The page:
The 4th Advent


[ad-vent] a coming into place; arriving 1

The First Advent

When I was a kid, Amy Grant taught me that Emmanuel means “God with us.”  Last year, Lauren Daigle made the word Noel, “of or relating to birth,”2 cool again when she sings, “Come and see what God has done.” This song is referring to the birth of Christ.  Christmas is a two part word that is Christ and mass.  Mass “from the Latin “dismissal.”3 Traditionally a Catholic mass is to send out the people of God into the world after their gathering for service.  Christmas is the celebration of not just Christ, but the sending out of the church to proclaim Jesus’ birth.  Christ means: messiah, chosen and anointed one, redeemer, rescuer, salvation.  It isn’t Jesus’ last name, it’s his title.  When we say Jesus Christ, we are stating his position as the one whom God sent, our Immanuel and he did that at the first Noel. It’s not about gifts to us, it’s about our gifts to the king. Everyone that came to see the savior as a baby, came with a different form of honor and respect. The Shepherds came with awe, as witnesses to “what God has done.”  The Wiseman came with literal gifts to pay their respect and worship the king of the Jews (Matthew 2:2).  Simeon, a just and devout man in the temple, brought his praise as he proclaimed “Sovereign Lord, as you have promised, you may now dismiss your servant in peace.  For my eyes have seen your salvation, which you have prepared in the sight of all nations: a light for revelation to the Gentiles and the glory of your people Israel” (Luke 2:20-32, NIV). “And the child grew and became strong; he was filled with wisdom, and the grace of God was on him” (Luke 2:40).  There was a period of time of preparation.  His ministry would not start until a specific time when he was older.  This leads us to our next arrival.

The Second Advent:

The second advent was at Jesus’ baptism. God spoke from heaven and said, “This is my beloved son, with whom I am well pleased” (Matthew 3:17, NIV).  Then Jesus started preaching that the kingdom of God was at hand. The kingdom, now thirty years after his birth, was here. It was both arriving and arrived. Jesus knew the path he would take before the culmination of the kingdom would be complete.  The kingdom would not be fully established with power and authority until after his death burial and resurrection.  The second advent was to teach us how to live.  When he came to call the disciples, after his temptation in the wilderness, he was coming to a place of both revelation and ridicule.  People were amazed at the works he did.  People followed him, sought healing from him and also turned their backs on him.  Post resurrection Jesus’ kingdom was affirmed.  The disciples and all who saw the resurrected Jesus knew their savior was really who he claimed to be.  The second advent reached it’s height at the cross and it’s culmination came with Jesus’ resurrection.  Before Jesus ascended into heaven he said to his disciples,“Do not leave Jerusalem, but wait for the gift my Father promised, which you have heard me speak about” (Acts 1:4, NIV). Their was a period of waiting for the promised Holy Spirit to arrive.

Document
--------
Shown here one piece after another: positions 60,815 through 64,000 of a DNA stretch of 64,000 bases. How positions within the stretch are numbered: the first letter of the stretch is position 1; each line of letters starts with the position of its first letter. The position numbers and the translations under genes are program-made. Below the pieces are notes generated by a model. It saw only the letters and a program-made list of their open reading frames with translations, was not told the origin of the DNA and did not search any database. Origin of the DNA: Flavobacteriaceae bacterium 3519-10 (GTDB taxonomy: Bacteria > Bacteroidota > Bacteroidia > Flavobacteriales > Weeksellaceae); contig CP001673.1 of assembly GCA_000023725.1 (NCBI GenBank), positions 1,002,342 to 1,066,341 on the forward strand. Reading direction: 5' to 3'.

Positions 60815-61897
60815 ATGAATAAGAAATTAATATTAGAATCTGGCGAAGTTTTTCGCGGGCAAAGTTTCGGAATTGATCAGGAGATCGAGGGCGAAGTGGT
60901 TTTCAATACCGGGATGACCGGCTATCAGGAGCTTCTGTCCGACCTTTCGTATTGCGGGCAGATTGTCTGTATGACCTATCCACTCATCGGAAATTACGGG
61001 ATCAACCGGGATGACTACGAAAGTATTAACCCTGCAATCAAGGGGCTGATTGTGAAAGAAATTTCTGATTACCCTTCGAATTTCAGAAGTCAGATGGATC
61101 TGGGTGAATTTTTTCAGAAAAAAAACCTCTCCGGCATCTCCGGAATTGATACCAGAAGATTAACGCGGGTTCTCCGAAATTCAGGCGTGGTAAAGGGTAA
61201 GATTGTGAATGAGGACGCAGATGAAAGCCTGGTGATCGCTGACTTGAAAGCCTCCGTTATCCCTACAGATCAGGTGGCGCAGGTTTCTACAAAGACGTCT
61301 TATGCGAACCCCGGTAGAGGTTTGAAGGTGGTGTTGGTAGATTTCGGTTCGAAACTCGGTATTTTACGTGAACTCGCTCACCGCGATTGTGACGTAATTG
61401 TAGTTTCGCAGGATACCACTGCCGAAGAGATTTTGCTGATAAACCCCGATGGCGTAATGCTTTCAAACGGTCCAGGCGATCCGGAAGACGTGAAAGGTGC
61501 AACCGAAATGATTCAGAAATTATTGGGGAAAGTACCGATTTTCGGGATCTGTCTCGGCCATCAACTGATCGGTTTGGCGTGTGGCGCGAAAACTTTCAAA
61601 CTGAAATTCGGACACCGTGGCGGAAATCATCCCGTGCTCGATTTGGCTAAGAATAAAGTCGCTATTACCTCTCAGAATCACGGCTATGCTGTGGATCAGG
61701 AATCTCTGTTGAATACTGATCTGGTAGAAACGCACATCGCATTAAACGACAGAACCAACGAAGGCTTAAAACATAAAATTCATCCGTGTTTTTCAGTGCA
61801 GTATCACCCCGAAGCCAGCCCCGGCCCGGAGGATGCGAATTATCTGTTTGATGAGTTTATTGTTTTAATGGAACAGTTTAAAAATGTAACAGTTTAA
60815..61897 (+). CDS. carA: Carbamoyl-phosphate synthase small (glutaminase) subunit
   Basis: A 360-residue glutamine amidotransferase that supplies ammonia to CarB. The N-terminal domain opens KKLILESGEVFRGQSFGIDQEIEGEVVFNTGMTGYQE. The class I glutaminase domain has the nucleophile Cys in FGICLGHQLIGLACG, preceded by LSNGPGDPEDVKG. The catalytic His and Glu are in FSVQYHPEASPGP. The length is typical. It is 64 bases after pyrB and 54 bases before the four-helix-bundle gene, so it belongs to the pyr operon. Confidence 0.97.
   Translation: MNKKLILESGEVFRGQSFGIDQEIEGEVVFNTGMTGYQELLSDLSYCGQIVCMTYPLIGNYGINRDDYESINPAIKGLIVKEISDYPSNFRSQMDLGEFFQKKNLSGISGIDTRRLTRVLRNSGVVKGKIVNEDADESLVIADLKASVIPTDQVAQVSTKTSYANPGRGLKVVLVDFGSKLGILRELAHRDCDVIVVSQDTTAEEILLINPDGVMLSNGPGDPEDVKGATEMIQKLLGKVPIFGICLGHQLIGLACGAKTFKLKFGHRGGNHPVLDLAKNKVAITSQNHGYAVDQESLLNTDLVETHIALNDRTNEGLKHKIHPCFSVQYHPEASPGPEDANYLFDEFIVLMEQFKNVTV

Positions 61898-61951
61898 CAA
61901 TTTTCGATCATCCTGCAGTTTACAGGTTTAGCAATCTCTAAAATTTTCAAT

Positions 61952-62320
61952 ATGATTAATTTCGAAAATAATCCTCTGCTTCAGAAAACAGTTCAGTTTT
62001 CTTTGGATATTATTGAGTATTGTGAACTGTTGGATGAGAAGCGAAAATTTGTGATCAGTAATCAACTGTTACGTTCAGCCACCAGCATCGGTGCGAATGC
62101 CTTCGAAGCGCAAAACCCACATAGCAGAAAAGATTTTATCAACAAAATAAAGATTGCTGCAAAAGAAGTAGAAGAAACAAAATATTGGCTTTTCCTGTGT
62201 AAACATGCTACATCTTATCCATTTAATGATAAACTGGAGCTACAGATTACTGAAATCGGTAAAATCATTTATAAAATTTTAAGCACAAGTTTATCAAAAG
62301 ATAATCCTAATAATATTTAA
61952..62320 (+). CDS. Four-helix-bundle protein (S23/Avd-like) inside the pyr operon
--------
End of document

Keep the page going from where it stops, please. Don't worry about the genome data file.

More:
The Third Advent:

The third advent came at Pentecost with the empowerment of the Holy Spirit. Jesus’ own words were, “But you will receive power when the Holy Spirit comes on you” (Acts 1:8, NIV).  The disciples waited in Jerusalem and at the celebration of Pentecost, what looked like tongues of fire came upon them.  This advent is possibly the most meaningful to us today because we can’t see Jesus as those who had in the first and second advents.  However, we can be empowered as they were with God in us.  Emmanuel  is still true, God is with us here and now.  He will never forsake us when He is dwelling inside his people and his church. The third advent is about the misseo dei, the mission of God, which is for us to go to all nations and teach them that God has come.  God is immanent, he is close. In Christ we are made new and now the Spirit, God, is dwelling in and among us. But it doesn’t stop there, not only has God come, he is coming again.

The Fourth Advent:

The church has been awaiting for the return of it’s bridegroom, it’s king, it’s savior. Why? What needs to happen that hasn’t already been accomplished with the first three advents? Theologically speaking we call it his second advent, but as I have argued above, he has been arriving in a multitude of ways.  The second coming of Jesus is to overthrow the rulers and principalities of this world.  We are in the middle of a battle, we have the Holy Spirit on our side but there is something that is yet to be complete. Jesus will come to bring judgement; and this judgement is just, fair and good.  He will judge sin and death, defeat them and repair our brokenness.  We will be restored, fixed, made new in the twinkling of an eye.  The arrival of our king means the end of suffering, pain and evil.  Where is God when our world is falling into chaos?  We must remember that He has come once and he will come again and while we wait we have the Spirit to comfort us and empower us. May you come to celebrate all four advents this Christmas season.  He came as a child to be worshiped, a man to pattern our lives after who died for us, after his resurrection he sent the Spirit to comfort and counsel us and God will send our risen King again to establish true freedom from the tyranny of this life’s injustices.  “He who testifies to these things says, “Yes, I am coming soon.” Amen. Come, Lord Jesus.” (Revelation 22:20, NIV).

In Truth & Love,
Matthew J. Diaz